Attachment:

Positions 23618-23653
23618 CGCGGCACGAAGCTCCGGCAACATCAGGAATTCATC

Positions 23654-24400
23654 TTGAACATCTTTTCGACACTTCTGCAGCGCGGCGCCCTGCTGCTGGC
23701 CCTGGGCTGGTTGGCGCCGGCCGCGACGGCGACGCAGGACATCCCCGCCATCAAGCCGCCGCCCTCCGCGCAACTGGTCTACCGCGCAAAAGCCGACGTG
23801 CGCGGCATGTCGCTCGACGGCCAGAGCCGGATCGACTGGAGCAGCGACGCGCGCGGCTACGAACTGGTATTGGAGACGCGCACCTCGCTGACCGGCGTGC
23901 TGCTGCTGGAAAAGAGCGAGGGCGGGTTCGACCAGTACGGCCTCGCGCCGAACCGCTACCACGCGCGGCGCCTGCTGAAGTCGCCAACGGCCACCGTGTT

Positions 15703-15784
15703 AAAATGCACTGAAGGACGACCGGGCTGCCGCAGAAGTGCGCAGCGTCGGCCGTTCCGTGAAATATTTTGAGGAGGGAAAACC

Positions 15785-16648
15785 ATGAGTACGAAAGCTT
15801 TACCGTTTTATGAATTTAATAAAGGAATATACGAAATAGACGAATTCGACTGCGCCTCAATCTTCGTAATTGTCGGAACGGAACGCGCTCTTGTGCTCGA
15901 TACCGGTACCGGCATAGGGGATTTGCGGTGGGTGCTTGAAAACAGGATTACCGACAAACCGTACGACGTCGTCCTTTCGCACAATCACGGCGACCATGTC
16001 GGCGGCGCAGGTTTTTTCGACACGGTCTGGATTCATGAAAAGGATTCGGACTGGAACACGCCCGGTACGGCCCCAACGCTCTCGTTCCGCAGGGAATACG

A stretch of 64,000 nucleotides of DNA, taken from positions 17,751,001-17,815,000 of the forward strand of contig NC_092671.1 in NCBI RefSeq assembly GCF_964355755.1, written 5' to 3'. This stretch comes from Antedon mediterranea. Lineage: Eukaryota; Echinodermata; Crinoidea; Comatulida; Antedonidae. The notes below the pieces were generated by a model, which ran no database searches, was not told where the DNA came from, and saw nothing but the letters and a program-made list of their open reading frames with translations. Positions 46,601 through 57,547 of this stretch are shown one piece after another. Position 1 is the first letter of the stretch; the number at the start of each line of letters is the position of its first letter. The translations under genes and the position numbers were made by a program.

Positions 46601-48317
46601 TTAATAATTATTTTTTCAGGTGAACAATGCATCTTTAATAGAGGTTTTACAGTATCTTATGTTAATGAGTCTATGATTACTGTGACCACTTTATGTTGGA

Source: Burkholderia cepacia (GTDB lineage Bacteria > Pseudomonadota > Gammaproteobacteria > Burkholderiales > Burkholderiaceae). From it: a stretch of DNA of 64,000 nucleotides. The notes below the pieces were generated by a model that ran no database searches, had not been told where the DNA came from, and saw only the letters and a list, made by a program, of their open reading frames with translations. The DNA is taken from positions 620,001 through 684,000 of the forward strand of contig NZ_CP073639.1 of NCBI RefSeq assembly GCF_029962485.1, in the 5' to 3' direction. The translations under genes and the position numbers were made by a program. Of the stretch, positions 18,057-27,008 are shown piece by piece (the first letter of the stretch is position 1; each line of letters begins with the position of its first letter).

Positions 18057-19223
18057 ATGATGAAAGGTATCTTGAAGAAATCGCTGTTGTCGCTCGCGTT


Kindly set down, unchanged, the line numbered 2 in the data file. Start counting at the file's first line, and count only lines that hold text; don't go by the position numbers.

23618 CGCGGCACGAAGCTCCGGCAACATCAGGAATTCATC